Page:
Sudanese journalist to be imprisoned for wearing pants
By Halima Mohamed
Today, a Sudanese court in Khartoum sentenced Sudanese journalist Lubna Hussein to a fine of $200 or a one month imprisonment, in the case of non-payment.
Lubna Hussein was apprehended July 3 by a public order police raid of a restaurant in Khartoum. Among the 13 women detained with the journalist, 10 were fined and flogged, in the absence of defense and their families. Some of the accused were minors and Christians.
Lubna, who has refused to pay a (penny) in consistence with her principals, has been tried and will pass her first night in prison according to article 152 of the criminal law from 1991 that considers wearing pants in public places an indecent act that deserves flogging and fining.
According to the director of police, in 2008 the number of women arrested in Khartoum state for clothing offenses was estimated at 43,000. He could not verify the exact number of women who had been flogged or fined.
Miss Hussein, who works as spokesperson for the office of the United Nations Mission in Sudan and is a reporter of the Al Sahafa daily newspaper, has rejected immunity offered by the UN, resigned from her post and decided to face the Sudanese authorities to show the world the situation for women under this article. Hussein, also a politician, has received offers of political asylum from a number of countries including France. She justifies that her case isn’t an isolated one and that she will not leave Sudan before the end of the trial.
In a recent development in Khartoum, the public order police have beaten, injured and arrested 48 women journalists, activists and politicians, who have been participating in a demonstration of solidarity with the Sudanese journalist. Dr. Ihssan Fagiri, who recently joined PulseWire, is a physician and the Secretary General of the Sudanese Women’s Union. She was among the women who were detained for four hours and transferred to the prison where a number of lawyers rushed in for legal procedures and released them. Among them were mothers who had recently given birth and needed to be beside their babies.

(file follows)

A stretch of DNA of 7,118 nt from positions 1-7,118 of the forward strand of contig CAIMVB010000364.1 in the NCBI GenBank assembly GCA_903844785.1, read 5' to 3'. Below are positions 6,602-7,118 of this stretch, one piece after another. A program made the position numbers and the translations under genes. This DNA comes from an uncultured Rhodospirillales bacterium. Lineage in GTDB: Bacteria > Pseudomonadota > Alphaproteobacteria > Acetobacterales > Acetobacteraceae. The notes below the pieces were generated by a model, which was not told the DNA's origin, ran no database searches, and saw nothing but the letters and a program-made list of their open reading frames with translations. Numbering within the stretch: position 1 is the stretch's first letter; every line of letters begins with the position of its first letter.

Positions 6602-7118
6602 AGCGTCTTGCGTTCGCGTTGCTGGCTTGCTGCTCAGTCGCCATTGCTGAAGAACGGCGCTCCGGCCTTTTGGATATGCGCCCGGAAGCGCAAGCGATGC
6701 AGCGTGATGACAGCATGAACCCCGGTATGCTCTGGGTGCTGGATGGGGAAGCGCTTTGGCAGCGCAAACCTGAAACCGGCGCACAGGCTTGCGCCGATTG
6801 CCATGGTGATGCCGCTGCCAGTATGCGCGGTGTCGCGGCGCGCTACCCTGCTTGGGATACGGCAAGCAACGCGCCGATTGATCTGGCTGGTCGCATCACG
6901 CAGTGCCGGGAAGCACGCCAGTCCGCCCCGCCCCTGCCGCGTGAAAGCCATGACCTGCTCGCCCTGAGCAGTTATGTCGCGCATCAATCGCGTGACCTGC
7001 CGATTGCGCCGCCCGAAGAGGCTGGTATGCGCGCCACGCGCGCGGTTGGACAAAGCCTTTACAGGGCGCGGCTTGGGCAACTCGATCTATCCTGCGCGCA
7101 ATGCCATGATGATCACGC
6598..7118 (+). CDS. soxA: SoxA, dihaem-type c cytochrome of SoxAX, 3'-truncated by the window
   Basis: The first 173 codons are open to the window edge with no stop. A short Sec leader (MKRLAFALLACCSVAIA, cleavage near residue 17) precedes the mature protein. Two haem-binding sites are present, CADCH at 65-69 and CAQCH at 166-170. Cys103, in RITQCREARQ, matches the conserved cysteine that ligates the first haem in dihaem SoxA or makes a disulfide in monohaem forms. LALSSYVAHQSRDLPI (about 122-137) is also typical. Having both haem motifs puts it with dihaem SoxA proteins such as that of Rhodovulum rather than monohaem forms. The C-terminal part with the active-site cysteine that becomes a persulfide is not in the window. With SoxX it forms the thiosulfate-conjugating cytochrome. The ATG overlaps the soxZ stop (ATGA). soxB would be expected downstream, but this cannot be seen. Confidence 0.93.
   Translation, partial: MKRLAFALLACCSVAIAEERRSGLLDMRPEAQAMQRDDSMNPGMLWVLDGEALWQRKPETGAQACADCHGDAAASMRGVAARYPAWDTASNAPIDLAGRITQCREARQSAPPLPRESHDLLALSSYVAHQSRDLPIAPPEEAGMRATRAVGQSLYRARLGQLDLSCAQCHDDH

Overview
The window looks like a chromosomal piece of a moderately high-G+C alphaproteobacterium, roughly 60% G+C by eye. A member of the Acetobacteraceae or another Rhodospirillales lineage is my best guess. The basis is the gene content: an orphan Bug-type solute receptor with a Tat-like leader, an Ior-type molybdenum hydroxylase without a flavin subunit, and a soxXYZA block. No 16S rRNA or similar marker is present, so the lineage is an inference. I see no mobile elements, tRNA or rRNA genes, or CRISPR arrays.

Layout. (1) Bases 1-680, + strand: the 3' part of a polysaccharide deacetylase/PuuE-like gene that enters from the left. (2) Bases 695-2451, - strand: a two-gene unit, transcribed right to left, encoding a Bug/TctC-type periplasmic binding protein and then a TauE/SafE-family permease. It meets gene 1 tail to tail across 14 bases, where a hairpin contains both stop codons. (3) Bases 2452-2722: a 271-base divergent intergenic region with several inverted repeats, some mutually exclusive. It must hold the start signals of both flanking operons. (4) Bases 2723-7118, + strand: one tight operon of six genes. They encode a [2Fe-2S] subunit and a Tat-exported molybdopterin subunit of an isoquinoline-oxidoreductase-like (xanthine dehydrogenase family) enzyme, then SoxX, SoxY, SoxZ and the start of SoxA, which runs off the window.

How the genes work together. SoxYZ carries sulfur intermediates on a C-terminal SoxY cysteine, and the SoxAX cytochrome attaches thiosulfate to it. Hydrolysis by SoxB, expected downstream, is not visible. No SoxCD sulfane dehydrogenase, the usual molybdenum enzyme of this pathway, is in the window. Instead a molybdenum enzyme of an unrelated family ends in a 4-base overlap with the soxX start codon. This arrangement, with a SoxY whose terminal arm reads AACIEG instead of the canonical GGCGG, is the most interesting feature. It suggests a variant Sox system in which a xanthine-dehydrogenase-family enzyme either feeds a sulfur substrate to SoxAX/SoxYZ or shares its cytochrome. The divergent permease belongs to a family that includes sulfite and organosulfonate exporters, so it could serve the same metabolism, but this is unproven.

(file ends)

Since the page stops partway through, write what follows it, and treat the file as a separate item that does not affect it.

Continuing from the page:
On the other hand, a famous fanatic journalist described last week in his editorial, that women and men who lead manifestations in support of Lubna’s case are “prostitutes” and “gays.” Ishaq Ahmed Fadallah, editor in chief of “Al Wifaq” Arabic daily newspaper, and one of the ardent supporters of the Islamic government, wanted to prepare the public for the rejection of Lubna’s case and deliver a message that without the public order police, the balance of the society would be disrupted.
Posted at World Pulse, Sept. 7, 2009.
Worth noting, this story first emerged from World Pulse’s community newswire, PulseWire.